Nant-y-Bedd: a forest garden in the Black Mountains
Surrounded by mature coniferous forest in the Brecon Beacons, the organic, natural garden of Sue and Ian Mabberley has been a 40-year labour of love. Words Sarah Price, photographs Jason Ingram
Sue and Ian Mabberley have spent 40 years developing the wild, organic garden that surrounds their ivy-clad former forester’s cottage. In an area dominated by dark Forestry Commission conifer plantations, it stands out as an oasis of wild planting, and their pretty front garden has become a local landmark.
Nant-y-Bedd blends so seamlessly into the wider landscape that it is easy to overlook the dedication of Sue and Ian, who clearly recognise the garden as part of a greater landscape and larger timescale than our own.
Their intuitive, light-touch approach comes from years of observation and trial. They’ve welcomed nature in, and though the hand of the gardener is evident, it often feels secondary; almost invisible to the atmosphere and rich biodiversity of this special place.
What Organic country garden and woodland.
Size Ten acres.
Soil Free-draining, slightly acidic.
Climate Extreme as gardening at an altitude of 366m; harsh, wet winters and short springs and summers. Above average rainfall for Wales (1,497mm in 2021).
Hardiness zone USDA 9a.
Spanning the stream Nant-y-Bedd (or stream of the grave), which gives the house and garden its name, a simple wooden bridge links the Cottage Garden at the front of the house to the Edible Forest Garden.
Cars often slow down when passing the Cottage Garden at the front of the house as people admire the prettiness of it all. The garden includes a small wildlife pond surrounded by Persicaria bistorta, Allium hollandicum ‘Purple Sensation’ and self-seeded Welsh poppies.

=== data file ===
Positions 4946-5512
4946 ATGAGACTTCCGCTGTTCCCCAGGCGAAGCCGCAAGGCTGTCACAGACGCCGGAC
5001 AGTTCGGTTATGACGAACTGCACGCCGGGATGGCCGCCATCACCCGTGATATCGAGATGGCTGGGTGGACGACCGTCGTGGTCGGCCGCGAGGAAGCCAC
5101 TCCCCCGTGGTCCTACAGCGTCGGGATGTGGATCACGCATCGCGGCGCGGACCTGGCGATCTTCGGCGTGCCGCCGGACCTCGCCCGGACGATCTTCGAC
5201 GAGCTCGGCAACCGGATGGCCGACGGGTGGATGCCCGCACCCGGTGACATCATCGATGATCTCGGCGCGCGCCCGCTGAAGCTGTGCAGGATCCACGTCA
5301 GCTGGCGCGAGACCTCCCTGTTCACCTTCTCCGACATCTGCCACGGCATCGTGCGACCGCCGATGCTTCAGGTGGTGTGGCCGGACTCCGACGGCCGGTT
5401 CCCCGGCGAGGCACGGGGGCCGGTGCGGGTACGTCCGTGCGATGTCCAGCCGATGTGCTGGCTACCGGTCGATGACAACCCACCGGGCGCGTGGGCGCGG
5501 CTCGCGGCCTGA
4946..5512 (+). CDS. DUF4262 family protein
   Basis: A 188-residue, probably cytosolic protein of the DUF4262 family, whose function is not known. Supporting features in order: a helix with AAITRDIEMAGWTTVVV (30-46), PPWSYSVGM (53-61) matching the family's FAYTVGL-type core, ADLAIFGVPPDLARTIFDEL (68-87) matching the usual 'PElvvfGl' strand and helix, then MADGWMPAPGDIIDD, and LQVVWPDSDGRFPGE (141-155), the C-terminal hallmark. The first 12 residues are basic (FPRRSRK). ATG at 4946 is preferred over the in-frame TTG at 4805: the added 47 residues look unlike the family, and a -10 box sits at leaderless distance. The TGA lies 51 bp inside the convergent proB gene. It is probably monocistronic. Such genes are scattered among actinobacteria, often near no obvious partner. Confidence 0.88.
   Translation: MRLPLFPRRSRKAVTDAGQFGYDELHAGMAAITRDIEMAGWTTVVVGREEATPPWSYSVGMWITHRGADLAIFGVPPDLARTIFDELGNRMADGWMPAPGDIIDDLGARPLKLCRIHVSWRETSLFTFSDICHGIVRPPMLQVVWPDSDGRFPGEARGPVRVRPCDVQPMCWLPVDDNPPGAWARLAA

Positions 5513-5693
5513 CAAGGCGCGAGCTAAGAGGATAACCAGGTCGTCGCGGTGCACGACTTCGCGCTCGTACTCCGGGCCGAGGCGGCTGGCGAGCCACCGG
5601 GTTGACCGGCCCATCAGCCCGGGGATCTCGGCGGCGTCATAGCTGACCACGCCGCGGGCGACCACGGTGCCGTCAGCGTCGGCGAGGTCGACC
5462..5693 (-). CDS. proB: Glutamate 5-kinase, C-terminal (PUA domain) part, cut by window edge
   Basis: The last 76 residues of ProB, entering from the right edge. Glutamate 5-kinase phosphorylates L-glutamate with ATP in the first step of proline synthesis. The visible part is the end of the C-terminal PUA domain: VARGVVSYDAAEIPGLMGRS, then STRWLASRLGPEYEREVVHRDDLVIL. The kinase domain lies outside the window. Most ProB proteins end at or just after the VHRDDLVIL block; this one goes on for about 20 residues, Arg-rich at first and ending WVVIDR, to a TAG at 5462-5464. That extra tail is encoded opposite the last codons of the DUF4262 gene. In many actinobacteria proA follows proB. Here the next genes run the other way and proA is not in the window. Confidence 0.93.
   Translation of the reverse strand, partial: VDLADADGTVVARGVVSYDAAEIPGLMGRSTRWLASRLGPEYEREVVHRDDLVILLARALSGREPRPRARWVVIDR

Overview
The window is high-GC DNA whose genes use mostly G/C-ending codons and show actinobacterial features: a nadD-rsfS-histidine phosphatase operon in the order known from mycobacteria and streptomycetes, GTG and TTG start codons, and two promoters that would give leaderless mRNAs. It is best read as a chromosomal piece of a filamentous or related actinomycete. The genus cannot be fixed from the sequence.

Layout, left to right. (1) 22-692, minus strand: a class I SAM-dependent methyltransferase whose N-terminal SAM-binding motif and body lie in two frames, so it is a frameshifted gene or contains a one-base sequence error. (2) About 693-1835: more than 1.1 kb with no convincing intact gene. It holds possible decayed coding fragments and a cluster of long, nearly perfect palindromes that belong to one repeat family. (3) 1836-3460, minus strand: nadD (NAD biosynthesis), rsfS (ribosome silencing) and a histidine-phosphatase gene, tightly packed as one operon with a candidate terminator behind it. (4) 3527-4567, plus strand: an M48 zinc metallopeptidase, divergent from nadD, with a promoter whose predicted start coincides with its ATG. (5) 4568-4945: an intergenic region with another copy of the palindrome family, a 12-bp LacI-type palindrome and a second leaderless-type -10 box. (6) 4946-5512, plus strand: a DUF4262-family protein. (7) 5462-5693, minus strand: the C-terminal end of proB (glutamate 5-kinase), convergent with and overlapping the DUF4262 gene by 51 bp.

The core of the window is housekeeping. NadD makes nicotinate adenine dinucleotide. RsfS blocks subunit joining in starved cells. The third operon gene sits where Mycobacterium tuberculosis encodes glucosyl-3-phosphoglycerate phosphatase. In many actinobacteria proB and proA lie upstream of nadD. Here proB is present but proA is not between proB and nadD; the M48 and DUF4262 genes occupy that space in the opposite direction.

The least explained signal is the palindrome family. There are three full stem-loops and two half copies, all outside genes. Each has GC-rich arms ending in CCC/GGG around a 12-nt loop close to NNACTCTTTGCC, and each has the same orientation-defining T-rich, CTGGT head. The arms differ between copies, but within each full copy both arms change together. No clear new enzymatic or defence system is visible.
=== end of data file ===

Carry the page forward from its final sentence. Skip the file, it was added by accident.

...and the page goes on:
Watch a tour of the Nant-Y-Bedd garden
A spectacularly long – and to some terrifying – rope bridge leads visitors across a steep gorge filled with native ferns. This bridge links the more cultivated Potager Garden with the wilds of the meadow, woodland pasture and natural swimming pool. Here, naturalised Camassia leichtlinii subsp. suksdorfii and the white daffodil Narcissus poeticus grow in rough pasture requiring very little maintenance.
Sunlight fills the organic Potager Garden, a space that appears carved out of the forest. Hazel poles are coppiced from the riverside to create domes, wigwams and a long bean tunnel, all built to withstand snow, rain and high winds. A dry-stone wall beautifully colonised with moss and ferns creates a clear boundary between garden and forest.
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Towering Douglas firs, some as tall as 36m, create a protective backdrop to the serene natural swimming pool clearing. To the southwest, beyond the infinity reflections of the pool, lie spectacular alpine-like views down a valley of woodland pasture.
Straddled within a veteran sycamore nestles a two-storey tree house constructed by Dan Tuckett out of sweet chestnut and larch. A steep climb up to the top ‘yoga deck’ rewards you with views through woodland towards pasture, a picnic meadow and the gushing Grwyne Fawr river.
Sue and Ian see value and possibility in all the materials of the surrounding forest and landscape – both natural and man-made. Much of the garden incorporates locally salvaged materials such as containers used as planters or corrugated sheeting, here used as border edging. Many of the rusted steel plant supports are hand forged on-site by Ian.
Persicaria bistorta loves Nant-y-Bedd’s damp conditions, growing vigorously among self-seeded native Dryopteris ferns, Welsh poppies, Allium hollandicum ‘Purple Sensation’ and white tulips. The persicaria’s pink bottle-brush flowers put on a show for weeks throughout summer.
7 plants from Nant-y-Bedd Garden
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Visit Nant-y-Bedd Garden
Nant-y-Bedd, Fforest Coal Pit, Abergavenny, Monmouthshire NP7 7LY. Tel 01873 890219, nantybedd.com. Open July to September, Friday to Sunday, 2-6pm (tickets must be pre-booked), and at other times by appointment. Admission £7.
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